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Gas furnace efficiency

Overview of Home Furnace Efficiency Ratings

Replacing the home furnace is not something most of us look forward to doing. It an unexpected expense and usually happens at the worst possible time.  The good news is that home furnaces are more energy efficient than ever.  While this may provide little comfort as you write out a check to the installer, you will most likely save money in the end through lower electricity and natural gas bills.  When purchasing a new furnace or heating system, understanding energy efficiency ratings is important to ensuring you reduce your energy usage.

Average Fuel Utilization Efficiency (AFUE)

AFUE is not as complicated as it may sound. It simply tells you percentage of energy used that goes to producing heat.  AFUE, therefore, also tells us how much fuel is wasted when heating our homes.  If your furnace has an AFUE rating of 80%, then the furnace converts of 80% of the fuel consumed into heat.  The other 20% is wasted.  The wasted heat exits your home through the exhaust flue. Of course, you want to minimize wasted fuel so you should buy a furnace with higher AFUE ratings.  Some high-efficiency models have AFUE ratings of 96% or higher.  Older models might have an AFUE closer to 60%.  Therefore, you can dramatically lower your heating bill with a newer furnace.

Heating Seasonal Performance Factor (HSPF)

If you heat your home with an electric heat pump, then HSPF is the efficiency rating you need to consider. When shopping for a heat pump, your will see two efficiency ratings.  SEER is a measure of its cooling efficiency while HSPF deals with heating efficiency.  HSPF is a comparison of the BTU’s of thermal output to how many watts of electricity are consumed in creating that output.  Newer heat pumps have an HSPF of 7.7 or higher.  An HSPF of 10 denotes the most efficient heat pumps.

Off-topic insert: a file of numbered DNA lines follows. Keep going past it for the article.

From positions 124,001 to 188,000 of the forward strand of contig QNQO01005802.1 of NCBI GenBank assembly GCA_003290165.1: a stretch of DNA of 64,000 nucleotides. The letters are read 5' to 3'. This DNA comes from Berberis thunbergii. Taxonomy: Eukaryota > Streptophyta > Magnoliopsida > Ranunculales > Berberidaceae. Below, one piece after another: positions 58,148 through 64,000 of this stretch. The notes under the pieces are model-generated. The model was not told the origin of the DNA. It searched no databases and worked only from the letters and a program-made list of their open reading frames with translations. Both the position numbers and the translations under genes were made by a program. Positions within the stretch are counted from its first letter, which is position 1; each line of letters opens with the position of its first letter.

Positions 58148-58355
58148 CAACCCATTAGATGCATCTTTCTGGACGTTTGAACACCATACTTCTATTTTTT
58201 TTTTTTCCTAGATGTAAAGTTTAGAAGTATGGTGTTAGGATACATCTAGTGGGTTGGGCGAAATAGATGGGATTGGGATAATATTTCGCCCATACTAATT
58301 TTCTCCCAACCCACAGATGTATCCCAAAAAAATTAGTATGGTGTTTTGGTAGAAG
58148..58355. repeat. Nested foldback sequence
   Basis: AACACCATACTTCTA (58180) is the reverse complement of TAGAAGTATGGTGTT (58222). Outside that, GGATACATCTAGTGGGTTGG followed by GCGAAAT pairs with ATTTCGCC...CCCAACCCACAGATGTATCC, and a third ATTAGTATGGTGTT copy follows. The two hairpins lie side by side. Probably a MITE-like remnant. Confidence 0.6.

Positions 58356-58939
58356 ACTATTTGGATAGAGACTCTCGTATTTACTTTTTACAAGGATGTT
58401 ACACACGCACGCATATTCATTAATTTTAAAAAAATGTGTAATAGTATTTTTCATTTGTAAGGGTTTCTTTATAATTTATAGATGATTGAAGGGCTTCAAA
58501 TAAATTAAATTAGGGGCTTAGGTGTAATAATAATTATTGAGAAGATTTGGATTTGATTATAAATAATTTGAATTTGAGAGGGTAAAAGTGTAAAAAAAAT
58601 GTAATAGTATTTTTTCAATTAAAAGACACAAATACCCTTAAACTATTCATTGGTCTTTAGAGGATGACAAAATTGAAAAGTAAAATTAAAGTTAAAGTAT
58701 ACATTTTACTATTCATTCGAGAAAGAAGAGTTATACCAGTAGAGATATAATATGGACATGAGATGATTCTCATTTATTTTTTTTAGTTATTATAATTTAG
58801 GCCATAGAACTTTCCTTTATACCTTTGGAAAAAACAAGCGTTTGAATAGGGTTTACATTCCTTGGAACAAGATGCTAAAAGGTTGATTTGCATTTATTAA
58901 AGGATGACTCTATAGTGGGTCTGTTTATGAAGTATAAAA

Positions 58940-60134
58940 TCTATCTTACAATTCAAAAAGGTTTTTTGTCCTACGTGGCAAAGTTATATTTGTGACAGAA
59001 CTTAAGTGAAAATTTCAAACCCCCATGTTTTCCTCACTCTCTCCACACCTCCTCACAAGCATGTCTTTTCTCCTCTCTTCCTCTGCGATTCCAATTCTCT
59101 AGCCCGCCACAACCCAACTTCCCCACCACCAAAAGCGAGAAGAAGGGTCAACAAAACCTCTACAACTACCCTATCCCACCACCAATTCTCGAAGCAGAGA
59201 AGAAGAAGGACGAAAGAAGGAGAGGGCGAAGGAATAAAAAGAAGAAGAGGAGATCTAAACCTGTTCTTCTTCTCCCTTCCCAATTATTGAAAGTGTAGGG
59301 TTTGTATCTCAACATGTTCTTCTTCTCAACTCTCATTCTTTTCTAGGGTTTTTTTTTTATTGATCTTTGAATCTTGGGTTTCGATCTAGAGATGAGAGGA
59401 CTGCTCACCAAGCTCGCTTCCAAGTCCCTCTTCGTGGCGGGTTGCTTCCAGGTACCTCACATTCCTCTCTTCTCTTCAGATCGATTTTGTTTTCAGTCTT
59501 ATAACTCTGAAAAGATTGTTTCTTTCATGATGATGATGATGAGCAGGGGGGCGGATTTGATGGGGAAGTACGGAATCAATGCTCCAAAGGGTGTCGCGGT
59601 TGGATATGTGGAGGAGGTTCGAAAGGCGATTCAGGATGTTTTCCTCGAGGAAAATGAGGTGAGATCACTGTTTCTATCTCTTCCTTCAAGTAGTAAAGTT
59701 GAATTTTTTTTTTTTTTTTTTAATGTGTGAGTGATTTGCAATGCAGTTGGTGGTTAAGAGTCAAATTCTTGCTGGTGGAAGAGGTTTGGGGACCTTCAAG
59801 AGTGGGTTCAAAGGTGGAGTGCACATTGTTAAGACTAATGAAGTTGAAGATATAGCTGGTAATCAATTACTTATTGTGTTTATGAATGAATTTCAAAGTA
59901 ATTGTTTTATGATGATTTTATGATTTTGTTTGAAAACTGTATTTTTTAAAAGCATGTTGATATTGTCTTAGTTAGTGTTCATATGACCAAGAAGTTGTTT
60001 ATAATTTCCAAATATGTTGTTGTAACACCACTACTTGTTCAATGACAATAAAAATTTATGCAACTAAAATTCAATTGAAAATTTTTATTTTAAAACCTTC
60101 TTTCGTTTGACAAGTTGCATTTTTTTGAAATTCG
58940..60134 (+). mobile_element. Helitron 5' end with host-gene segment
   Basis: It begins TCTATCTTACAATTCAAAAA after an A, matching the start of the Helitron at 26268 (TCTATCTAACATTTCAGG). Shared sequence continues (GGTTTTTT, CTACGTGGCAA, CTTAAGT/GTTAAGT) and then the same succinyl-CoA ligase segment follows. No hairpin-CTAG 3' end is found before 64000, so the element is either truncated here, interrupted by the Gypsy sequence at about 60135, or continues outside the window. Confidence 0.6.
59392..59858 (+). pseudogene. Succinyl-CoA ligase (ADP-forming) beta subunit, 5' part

Lowering Heating Costs

Once you have selected a high efficiency home furnace or heat pump, there are still a few things you need to do to maximize your energy savings. First, make sure you take the time to keep heat inside your home.  Simple steps like caulking windows and replacing door seals can go a long way to reducing heat loss.  Also, do not forget to have your ductwork inspected.  Ductwork problems can be a major source of heat loss.  If you install a new furnace, it is a great time to have that same professional make sure your ducts are well-insulated and in good order.

Second, consider installing a smart thermostat to optimize the operation of your furnace or heat pump. Installing a high efficiency furnace only means that the furnace is good at converting fuel into heat.  A learning thermostat adapts the operation of the furnace to your lifestyle and comfort preferences.

Finally, be sure to shop for low natural gas and electricity rates. If you are in an area open to customer choice, shopping for low energy rates is easy and can make a big difference with your monthly gas and electricity bills. If you live in an area without energy choice, check with your utility to make sure you are on the right tariff.  Also, regardless of where you live, contact your utility to find out if there are any energy efficiency rebates or incentives available on heating system upgrades.

About: Charlie Hewitt

Charlie Hewitt has more than 25 years of in-depth energy experience having served in executive and managerial roles at some of the largest retail energy providers in North America.His expertise covers a wide range of retail energy disciplines including pricing, contracting, risk management, and credit. He holds an MBA from UT Arlington, MA and BS degrees in geology from UT Austin, and was a TXU environmental research fellow.

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